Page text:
In his film “The Attack,” Ziad Doueiri tried to humanize every character, from Tel Aviv penthouse dwellers to Palestinian terrorists. Those good intentions triggered a fierce reaction in the Arab world, which, according to the Lebanese-born writer-director, could not accept a movie that failed to demonize Jews.
The taut drama, which tells the story of a prominent Israeli Arab doctor who learns his wife carried out a suicide bombing, screens July 30 and Aug. 4 at the San Francisco Jewish Film Festival. It has been named the festival’s centerpiece film.
No surprise, given the buzz it has generated. Though banned by the 22 member-nations of the Arab League, “The Attack” was well received at its Jerusalem premiere this month, even though it depicts terrorists in a sympathetic light.
Doueiri chose not to attend the Jerusalem screening. Rubbing shoulders with Israeli glitterati at such a high-visibility event could have meant the loss of his Lebanese citizenship, he said, something he was not prepared to risk.
But befriending Israelis while making “The Attack,” which was filmed in Tel Aviv and the West Bank, changed the 50-year-old filmmaker.
“I was curious to understand the Israeli perspective,” Doueiri told j. in a phone interview from his Paris home. “Israel and Lebanon have had many battles. But I have always been curious to understand this nation only a few miles from where I live, yet so far away.”
He got a chance to find out.
Before adapting Yasmina Khadra’s best-selling novel, Doueiri first had to understand Israelis. He spent nine months in Tel Aviv, getting to know a people he once considered the enemy.
“When you come face to face, something gets demystified,” he said. “Suddenly the enemy is not in an F-16 or tank; he’s doing location scouting with you. It is very interesting when you sit down and eat with your enemy. I developed incredible friendships.”
He found similarly friendly faces in the West Bank city of Nablus, where the Palestinian Authority welcomed even the Jewish Israeli members of his crew.
In the film, grief-stricken Amin Jaafari (played by Palestinian actor Ali Suliman) wants to understand how his wife-turned-suicide-bomber could have murdered women and children.
Jaafari ventures into Nablus and the secretive world of Palestinian terror cells. Though his fellow Arabs suspect his motives, Jaafari eventually finds answers: His wife spurned her comfortable Tel Aviv life, choosing instead to strike a blow for Palestine.
While Arabs condemned Doueiri for going too easy on Israelis, supporters of Israel may question a sequence in the film that references the West Bank city of Jenin and, by inference, the alleged Israel Defense Forces massacre of civilians that supposedly happened in 2002.
An Israeli incursion, triggered by a wave of suicide bombings, indeed took place at that time to eliminate terror cells in the Jenin refugee camp. According to the United Nations and Human Rights Watch, no massacre happened. Some 22 civilians died, along with 23 Israeli soldiers and 30 terrorists.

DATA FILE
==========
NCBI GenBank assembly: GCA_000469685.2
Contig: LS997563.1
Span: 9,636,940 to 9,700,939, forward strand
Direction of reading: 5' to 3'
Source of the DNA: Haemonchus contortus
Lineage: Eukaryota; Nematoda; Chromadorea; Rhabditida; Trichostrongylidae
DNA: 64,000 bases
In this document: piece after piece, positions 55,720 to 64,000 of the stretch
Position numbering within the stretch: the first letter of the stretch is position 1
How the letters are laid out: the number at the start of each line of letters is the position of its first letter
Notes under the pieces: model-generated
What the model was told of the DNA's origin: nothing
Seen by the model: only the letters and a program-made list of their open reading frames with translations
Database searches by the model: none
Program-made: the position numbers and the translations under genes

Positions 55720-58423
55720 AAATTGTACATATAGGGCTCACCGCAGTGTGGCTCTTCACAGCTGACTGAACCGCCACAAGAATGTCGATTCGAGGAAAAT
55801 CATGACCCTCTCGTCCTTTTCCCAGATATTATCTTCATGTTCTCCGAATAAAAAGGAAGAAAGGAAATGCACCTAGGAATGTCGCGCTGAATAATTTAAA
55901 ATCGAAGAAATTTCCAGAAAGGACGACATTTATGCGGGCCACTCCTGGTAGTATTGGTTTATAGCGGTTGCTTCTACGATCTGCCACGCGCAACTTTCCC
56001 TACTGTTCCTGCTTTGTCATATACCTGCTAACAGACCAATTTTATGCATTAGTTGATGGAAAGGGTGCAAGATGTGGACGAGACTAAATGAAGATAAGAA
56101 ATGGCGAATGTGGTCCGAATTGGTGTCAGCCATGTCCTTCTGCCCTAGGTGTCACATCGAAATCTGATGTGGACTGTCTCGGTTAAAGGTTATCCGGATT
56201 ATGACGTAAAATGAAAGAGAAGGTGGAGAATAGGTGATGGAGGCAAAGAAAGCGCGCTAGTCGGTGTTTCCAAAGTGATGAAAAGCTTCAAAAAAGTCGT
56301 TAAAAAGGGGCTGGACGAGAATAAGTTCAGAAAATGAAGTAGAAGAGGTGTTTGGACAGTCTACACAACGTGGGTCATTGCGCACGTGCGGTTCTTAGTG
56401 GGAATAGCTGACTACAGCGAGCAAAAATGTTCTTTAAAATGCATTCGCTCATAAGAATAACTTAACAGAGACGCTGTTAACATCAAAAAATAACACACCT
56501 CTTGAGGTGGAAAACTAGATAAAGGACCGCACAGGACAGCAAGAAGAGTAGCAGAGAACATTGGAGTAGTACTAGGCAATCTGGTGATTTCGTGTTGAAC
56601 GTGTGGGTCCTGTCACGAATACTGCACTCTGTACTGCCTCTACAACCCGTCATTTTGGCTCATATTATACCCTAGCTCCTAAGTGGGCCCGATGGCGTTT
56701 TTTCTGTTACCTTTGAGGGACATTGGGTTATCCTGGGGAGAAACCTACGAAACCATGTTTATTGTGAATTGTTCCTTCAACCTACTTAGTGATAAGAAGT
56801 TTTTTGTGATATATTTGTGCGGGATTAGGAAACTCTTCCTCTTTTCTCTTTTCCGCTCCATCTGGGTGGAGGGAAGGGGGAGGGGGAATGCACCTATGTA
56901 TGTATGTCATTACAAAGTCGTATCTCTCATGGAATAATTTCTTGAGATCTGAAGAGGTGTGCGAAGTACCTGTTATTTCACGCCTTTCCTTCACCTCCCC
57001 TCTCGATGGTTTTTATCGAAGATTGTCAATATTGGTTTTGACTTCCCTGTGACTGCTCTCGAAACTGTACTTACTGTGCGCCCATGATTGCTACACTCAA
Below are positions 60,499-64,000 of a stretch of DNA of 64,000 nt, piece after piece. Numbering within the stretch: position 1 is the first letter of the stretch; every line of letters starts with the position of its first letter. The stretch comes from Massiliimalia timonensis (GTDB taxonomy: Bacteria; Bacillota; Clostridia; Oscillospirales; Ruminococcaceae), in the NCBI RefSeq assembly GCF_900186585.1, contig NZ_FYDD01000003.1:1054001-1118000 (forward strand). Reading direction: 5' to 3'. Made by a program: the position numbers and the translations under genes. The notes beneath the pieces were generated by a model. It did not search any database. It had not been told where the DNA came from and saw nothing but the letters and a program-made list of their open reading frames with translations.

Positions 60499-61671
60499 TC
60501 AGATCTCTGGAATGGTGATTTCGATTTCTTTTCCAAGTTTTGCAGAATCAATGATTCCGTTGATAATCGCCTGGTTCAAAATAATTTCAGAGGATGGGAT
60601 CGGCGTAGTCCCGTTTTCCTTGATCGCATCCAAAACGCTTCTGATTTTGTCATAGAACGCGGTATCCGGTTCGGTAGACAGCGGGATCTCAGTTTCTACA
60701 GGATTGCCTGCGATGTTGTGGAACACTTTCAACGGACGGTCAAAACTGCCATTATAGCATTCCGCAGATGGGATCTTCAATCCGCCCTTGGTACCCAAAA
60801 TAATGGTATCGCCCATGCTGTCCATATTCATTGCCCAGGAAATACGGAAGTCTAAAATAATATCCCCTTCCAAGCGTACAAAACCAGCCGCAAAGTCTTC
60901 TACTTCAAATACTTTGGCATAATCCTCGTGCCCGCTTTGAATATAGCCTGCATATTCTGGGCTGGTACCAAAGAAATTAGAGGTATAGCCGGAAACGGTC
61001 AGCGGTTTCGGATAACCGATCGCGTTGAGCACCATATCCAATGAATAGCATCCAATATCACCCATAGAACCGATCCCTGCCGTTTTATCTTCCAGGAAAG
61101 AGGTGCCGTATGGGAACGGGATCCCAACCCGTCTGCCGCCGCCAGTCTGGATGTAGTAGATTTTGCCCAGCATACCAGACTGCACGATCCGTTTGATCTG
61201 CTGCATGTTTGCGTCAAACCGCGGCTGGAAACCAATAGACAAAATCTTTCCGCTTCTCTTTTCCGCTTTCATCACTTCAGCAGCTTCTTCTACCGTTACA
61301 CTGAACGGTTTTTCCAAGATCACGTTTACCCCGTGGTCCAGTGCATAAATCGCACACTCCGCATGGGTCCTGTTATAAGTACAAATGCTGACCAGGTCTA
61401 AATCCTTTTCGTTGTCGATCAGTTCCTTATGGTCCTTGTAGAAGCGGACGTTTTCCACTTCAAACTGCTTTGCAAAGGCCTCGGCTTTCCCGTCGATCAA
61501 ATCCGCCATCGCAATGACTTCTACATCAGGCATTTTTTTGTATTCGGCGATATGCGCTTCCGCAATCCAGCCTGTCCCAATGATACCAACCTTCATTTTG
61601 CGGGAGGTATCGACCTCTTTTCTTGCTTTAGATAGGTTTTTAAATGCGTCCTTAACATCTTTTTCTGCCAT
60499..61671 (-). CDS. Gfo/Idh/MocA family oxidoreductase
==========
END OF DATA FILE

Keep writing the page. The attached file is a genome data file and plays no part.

Doueiri asserts that the film’s Palestinian characters believed the massacre took place, and that’s what motivated them. He called the sequence “the most contested scene in the movie because the Arabs say I didn’t show enough destruction. I said, ‘This is not the issue. It’s not about Jenin.’ ”
Instead, the filmmaker said, the movie is “about a man wanting to understand the truth about his wife. Do you really know the person you love? Creating ambivalence about terrorism was not an easy thing to do. Ethically there is no justification for terrorism.”
“The Attack” is Doueiri’s third feature and the second set in the Middle East. His 1998 debut, “West Beirut,” took him back to his homeland.
He could have chosen to pursue fame in Hollywood, where he moved in the late 1980s to work as a camera operator. He worked in television, later becoming Quentin Tarantino’s cameraman.
He learned a lot from the Oscar-winning director. “He’s one of a kind,” Doueiri said, “one of the most eclectic and eccentric people I know. He’s a compulsive guy and his characters are compulsive. When I think about my experiences with him, this is the apogee of the filmmaking process.”
Doueiri loved L.A., but the stories he wanted to tell took him back to the Middle East.
He is still a Lebanese Arab and staunchly opposes the Israeli presence in the West Bank. So, he noted, do many Israelis.
“Most [Israelis] I worked with were so generous with their time and shared my values. How can that change you? A lot of the colleagues I worked with want [the occupation] to end. These are my brothers. Now I have a lot of hope.”
“The Attack,” 6:15 p.m. July 30 at the Castro in S.F., 6:40 p.m. Aug. 4 at the California in Berkeley. In Arabic and Hebrew with English subtitles. The film’s director and star will appear at the Castro screening. (Unrated, 102 minutes)